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Old Apr 14th, 2010, 10:27 AM   #1
maninjapan
 
 
Join Date: May 2007
Posts: 620
just wondering out loud here, but is there anything in the ratios of the greeks? theta/gamma or vega/delta etc.
perhaps lower volatility stocks tend to have a higher vega compared to delta etc......

Im playing around with some different volatility strategies and notice some pretty big differences between the greeks and these ratios of different stocks. Im just wondering if these can be compared (for a similar strike, say ATM) when choosing stocks to use for a certain strategy.....
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Old Apr 14th, 2010, 11:55 AM   #2
Martinghoul
 
 
Join Date: Jan 2009
Location: London
Posts: 6,499
Theta/gamma is obviously meaningful... Wouldn't think you could say the same about vega/delta and many others.
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Old Apr 14th, 2010, 12:33 PM   #3
maninjapan
 
 
Join Date: May 2007
Posts: 620
Thanks for the reply. Guess I just threw them out there to illsutrate without really thinking.

Probably oversymplifying things here but if I wanted to trade gamma, the more gamma I could get for my theta the better right? therefore I would want pick a stock with a@higher gamma/theta ratio.
But is there a reason though why one would have a higher/lower ratio than another stock? Or is this a valid point to compare different stocks on?
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Old Apr 14th, 2010, 05:25 PM   #4
RedEyeFly
 
 
Join Date: Dec 2007
Location: United States
Posts: 332
For the most part all listed options are running a close or near similar price model as far as the buy side is concerned and on account of this you'll be able to use a similar understanding of greeks across the board. Your nominal numbers will always be different, but if there was cheap gamma anywhere on the market people would certainly buy it and if there was a ton of expensive gamma (or overinflated IV) hanging around, in a normalized market it will get beat out.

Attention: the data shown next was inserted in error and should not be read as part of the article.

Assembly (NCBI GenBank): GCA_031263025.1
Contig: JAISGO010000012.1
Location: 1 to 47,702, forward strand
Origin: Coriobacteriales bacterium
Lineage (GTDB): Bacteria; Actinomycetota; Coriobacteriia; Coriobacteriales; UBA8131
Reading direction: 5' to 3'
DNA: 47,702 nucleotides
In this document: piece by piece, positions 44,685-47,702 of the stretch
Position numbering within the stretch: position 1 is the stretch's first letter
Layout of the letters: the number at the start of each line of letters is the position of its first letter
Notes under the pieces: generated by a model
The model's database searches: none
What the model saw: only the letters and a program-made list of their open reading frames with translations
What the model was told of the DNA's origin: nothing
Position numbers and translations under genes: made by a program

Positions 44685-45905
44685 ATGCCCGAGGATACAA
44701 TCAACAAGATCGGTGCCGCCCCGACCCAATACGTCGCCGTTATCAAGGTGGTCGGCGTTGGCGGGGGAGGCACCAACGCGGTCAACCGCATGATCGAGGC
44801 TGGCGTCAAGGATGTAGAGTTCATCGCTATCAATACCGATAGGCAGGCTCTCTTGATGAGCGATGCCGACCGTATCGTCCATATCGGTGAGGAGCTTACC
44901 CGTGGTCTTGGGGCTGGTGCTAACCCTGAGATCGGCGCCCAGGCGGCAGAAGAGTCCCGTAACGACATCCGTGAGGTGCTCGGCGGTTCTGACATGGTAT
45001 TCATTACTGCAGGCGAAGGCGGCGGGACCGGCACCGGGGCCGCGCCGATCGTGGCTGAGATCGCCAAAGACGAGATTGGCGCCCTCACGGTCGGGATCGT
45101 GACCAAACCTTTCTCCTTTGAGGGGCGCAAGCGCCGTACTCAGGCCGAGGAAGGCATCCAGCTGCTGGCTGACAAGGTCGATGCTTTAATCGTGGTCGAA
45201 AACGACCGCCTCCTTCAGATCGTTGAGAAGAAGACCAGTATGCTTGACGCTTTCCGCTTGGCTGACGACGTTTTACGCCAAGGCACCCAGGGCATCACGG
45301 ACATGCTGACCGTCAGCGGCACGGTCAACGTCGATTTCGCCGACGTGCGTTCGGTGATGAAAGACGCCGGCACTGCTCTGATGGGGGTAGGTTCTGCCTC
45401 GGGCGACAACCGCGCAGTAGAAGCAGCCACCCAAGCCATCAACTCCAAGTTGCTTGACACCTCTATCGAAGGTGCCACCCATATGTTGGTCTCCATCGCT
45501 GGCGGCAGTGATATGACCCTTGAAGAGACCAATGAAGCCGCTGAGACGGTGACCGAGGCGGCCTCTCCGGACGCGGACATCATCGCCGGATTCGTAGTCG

That's not to say that sometimes some instruments are a better sale than others, but when dealing with individual equities, I'm usually weary of 'free' gamma lasting for more than a few days, or just through an event/announcement.
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Old Apr 14th, 2010, 05:58 PM   #5
Martinghoul
 
 
Join Date: Jan 2009
Location: London
Posts: 6,499
Quote:
Quote from maninjapan:

Thanks for the reply. Guess I just threw them out there to illsutrate without really thinking.

Probably oversymplifying things here but if I wanted to trade gamma, the more gamma I could get for my theta the better right? therefore I would want pick a stock with a@higher gamma/theta ratio.
But is there a reason though why one would have a higher/lower ratio than another stock? Or is this a valid point to compare different stocks on?
minj, I can't give you good answers, since your questions are about equities, about which I know very little...

In general, in the world of options, the thing you care about is not so much theta/gamma per se (as this ratio is easy to calculate and is implied in a simple fashion from Black-Scholes; it's, approximately, -0.5 * S^2 * sigma^2, if memory serves). What I do, instead of looking at theta and gamma, is look at the expected implied/realized vol ratio (you can use the historical ratio as your guide), as well as daily breakevens.
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Old Apr 15th, 2010, 09:37 AM   #6
jwcapital
 
 
Join Date: Nov 2007
Posts: 457
Quote:
Quote from Martinghoul:

Theta/gamma is obviously meaningful... Wouldn't think you could say the same about vega/delta and many others.
I would agree with this. Seems that this fraction approaches zero as time passes. I have found that the effects of gamma far outweigh the effects of theta the week of expiration. Therefore, I my short optionshahve very little time value left, I exit them (typically the Friday or Monday before expiration). Overall, the greek ratios mentioned seem more academic than useful when placing initial positions. Correct me if I'm wrong.
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